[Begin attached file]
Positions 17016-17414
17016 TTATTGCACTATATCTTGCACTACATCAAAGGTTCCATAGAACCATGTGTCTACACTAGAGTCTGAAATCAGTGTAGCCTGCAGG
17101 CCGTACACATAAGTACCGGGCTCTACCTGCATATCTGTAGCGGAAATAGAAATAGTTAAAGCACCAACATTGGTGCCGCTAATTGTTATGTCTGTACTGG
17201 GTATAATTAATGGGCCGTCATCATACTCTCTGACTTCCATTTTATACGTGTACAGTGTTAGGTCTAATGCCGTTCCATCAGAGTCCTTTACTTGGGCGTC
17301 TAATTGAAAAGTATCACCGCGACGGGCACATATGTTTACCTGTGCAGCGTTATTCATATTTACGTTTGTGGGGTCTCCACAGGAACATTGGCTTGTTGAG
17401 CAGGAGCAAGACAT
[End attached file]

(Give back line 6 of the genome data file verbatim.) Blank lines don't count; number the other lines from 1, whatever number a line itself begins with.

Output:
17401 CAGGAGCAAGACAT